By Michael E. Miller
By Allie Conti
By David Villano
By Jose D. Duran
By Michael E. Miller
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By Kyle Swenson
By Luther Campbell
Violinist Bowers plans to spend more time learning Greene's techniques. She is in her third and final year at NWS. "My attitude was like the worst he had ever seen because I was just like, 'I suck.' And he was like 'No.' He asked me, 'Do you have any idea why you haven't gotten anywhere in the auditions you've taken?' And I said, 'Because God hates me?'"
When all else fails some NWS musicians revert to another device in the classical musician's handbag: the beta-blocker. Drug companies originally developed beta-blockers such as Inderal to reduce high blood pressure by slowing the heart rate. Professional musicians have used them for years to calm nerves and combat stage fright. "You want to get rid of interference. When money is involved, then you want to do whatever you can. That's a tool you can use," Reist explains. "I mean they're going to pay you a million dollars over the course of a career." But Reist says he would not want to make a habit of using beta-blockers.
Violinist Samuel Thompson first tried them a few years ago at Rice University because he was "terrified" before a solo performance of a Eugene YsaØe sonata. "I walked onstage calm. It was the first time that I walked onstage calm in like four months. And I played, and it was fantastic," he remembers. "And there have been times that I've used them and felt like I could just stop and tell jokes to the audience." He's grown wary, though. "I am starting to think they are not a very good thing anymore. It's easy to get dependent on them."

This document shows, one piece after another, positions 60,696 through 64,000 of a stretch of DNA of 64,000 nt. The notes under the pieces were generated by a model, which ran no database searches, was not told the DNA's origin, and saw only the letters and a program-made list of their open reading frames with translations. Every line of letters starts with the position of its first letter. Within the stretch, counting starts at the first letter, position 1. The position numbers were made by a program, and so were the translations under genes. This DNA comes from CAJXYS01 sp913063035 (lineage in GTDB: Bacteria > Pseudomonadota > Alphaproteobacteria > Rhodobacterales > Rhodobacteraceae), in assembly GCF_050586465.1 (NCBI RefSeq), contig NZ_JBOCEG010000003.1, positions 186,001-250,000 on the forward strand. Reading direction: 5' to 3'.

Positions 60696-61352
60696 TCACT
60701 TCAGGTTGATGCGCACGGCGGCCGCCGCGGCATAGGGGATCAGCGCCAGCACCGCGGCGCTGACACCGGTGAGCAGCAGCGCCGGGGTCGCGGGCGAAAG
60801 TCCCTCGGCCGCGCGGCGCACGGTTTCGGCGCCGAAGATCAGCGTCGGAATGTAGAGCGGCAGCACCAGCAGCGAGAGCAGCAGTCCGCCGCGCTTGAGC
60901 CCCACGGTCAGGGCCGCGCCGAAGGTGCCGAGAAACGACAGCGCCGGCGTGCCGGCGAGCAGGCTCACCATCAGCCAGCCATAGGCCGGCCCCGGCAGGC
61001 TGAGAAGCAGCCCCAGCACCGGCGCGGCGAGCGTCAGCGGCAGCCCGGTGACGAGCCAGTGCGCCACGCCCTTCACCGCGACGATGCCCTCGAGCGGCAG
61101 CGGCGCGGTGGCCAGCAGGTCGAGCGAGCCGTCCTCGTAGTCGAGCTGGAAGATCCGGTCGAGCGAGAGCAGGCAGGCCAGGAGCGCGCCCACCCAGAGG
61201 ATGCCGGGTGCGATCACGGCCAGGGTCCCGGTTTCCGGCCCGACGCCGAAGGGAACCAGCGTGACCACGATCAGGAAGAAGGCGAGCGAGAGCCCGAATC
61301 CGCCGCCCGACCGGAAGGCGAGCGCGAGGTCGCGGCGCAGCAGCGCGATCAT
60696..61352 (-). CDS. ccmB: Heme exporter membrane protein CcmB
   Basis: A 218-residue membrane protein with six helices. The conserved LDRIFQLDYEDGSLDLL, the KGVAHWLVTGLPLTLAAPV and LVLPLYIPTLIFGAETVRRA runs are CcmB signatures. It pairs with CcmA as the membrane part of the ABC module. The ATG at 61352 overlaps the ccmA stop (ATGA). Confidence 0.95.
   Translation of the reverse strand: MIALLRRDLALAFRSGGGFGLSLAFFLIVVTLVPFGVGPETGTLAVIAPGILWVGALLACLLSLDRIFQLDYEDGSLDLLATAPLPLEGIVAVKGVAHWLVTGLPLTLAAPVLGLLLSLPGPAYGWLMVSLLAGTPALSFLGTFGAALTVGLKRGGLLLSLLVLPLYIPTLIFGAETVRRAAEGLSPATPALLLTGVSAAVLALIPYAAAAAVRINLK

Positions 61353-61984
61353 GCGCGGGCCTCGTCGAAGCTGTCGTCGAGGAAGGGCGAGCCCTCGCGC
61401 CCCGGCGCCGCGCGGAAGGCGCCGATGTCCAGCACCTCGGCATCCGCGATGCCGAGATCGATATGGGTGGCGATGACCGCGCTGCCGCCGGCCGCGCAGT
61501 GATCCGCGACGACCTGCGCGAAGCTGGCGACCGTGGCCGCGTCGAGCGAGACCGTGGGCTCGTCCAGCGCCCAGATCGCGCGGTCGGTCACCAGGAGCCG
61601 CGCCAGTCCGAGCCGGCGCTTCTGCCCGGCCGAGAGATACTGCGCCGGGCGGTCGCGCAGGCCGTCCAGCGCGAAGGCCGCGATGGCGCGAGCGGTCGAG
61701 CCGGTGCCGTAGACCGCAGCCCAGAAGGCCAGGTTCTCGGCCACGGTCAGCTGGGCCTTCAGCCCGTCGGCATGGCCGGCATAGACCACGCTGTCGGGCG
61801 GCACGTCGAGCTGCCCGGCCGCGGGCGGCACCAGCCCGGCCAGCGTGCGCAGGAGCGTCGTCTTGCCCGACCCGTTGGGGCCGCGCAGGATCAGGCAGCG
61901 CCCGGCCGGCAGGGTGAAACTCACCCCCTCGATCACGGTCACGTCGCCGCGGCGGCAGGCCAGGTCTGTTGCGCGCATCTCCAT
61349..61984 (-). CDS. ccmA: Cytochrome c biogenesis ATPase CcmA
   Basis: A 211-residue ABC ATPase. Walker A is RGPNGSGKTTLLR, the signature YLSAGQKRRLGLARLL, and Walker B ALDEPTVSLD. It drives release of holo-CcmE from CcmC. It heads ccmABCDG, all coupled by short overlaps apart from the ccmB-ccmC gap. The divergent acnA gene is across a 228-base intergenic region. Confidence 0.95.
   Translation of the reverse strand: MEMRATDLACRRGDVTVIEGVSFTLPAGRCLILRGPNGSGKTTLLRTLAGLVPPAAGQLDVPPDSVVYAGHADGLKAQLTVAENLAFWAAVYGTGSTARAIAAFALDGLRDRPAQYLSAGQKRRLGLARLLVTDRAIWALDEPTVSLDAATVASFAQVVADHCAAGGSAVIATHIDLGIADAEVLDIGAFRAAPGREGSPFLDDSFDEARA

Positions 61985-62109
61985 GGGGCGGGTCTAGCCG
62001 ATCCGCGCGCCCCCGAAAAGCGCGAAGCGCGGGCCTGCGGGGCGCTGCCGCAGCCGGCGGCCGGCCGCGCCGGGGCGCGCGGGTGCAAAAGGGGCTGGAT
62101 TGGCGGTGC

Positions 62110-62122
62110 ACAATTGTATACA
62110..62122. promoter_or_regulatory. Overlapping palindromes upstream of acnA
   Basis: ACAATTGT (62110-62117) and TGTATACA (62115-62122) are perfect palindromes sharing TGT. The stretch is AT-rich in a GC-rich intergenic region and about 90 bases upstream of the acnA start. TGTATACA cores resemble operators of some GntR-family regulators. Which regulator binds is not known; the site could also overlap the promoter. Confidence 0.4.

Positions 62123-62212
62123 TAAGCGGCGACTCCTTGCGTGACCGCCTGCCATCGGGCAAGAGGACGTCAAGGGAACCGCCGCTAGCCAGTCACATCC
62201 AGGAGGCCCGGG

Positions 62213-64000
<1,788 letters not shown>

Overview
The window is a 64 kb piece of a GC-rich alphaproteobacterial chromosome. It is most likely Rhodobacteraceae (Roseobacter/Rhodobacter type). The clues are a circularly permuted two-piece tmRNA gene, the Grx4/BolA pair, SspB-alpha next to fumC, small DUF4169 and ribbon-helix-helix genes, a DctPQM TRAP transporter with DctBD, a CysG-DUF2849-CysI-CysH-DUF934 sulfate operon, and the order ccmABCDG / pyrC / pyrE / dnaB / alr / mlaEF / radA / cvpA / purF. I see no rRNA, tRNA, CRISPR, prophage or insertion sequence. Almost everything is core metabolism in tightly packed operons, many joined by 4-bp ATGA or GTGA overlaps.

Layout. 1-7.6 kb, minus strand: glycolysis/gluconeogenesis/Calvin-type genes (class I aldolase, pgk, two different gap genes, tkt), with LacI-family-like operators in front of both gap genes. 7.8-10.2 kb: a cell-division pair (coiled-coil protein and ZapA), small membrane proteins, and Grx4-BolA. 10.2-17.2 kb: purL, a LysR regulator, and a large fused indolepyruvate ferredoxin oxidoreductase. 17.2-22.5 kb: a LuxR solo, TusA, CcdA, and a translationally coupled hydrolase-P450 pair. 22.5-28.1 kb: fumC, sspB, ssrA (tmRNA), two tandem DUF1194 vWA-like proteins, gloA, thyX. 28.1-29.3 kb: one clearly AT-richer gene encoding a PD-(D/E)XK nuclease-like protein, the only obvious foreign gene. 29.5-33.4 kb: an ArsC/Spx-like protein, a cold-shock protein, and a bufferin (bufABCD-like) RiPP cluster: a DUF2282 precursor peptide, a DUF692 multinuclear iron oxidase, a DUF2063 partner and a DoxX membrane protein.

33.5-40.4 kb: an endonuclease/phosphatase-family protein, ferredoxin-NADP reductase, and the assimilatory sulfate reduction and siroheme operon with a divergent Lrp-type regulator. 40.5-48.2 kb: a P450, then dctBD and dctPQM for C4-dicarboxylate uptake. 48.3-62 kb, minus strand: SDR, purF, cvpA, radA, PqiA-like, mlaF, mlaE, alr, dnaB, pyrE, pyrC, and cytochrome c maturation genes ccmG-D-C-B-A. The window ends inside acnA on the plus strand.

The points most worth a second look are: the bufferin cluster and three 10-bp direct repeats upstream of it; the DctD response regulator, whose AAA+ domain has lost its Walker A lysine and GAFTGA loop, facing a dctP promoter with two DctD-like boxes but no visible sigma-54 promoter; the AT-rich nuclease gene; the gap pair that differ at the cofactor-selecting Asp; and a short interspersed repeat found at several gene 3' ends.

But others scorn the idea of using them at all. "I don't want to touch that. It's a drug!" exclaims Chermiset. "And why would you do that to your heart?" Bassist-surfer McDevitt, who performs in the local rock band Joy Ride as well as NWS, also avoids them. "I like to play on the edge," he says. "I think it's better to be nervous. It shows that you're alive and well." He will leave NWS in January for the Tenerife Symphony in the Canary Islands.
Charles DeRamus, a third-year bass player at NWS, thinks he is on track to winning an audition this year. The bearded, six-foot-five, affable Georgian was doing Johannes Brahms's Symphony no. 4 with the Houston Symphony (where he occasionally works as a substitute) when he discovered he could fly. "I was playing, and all of a sudden it felt like someone had picked me up and thrown me off a cliff and I was falling," he attests. "But I realized halfway through the piece that I wasn't going to hit the bottom, that I could be in control. It's what musicians are talking about when they say it feels like they are flying." That sensation is really a huge adrenaline rush, he explains. "Instead of letting that adrenaline hinder you, it can give you supernatural powers," DeRamus notes. But he hasn't yet learned to control its mysterious energies. "If I knew completely, I'd have a recording contract with Sony."
NWS executives and Tilson Thomas bank on their ability to find a steady supply of musicians who can fly high enough to win auditions. The NWS strategic plan imagines an orchestra that is really soaring. Besides predicting that NWS will have some 20,000 contributing patrons by the year 2020, the document envisions a New York Times Magazine article written the same year citing its musicians as a major force behind the renaissance of classical music. "We have the New World Symphony to thank," observes the fictitious author, "for the amazing change in the average person's perception of classical music.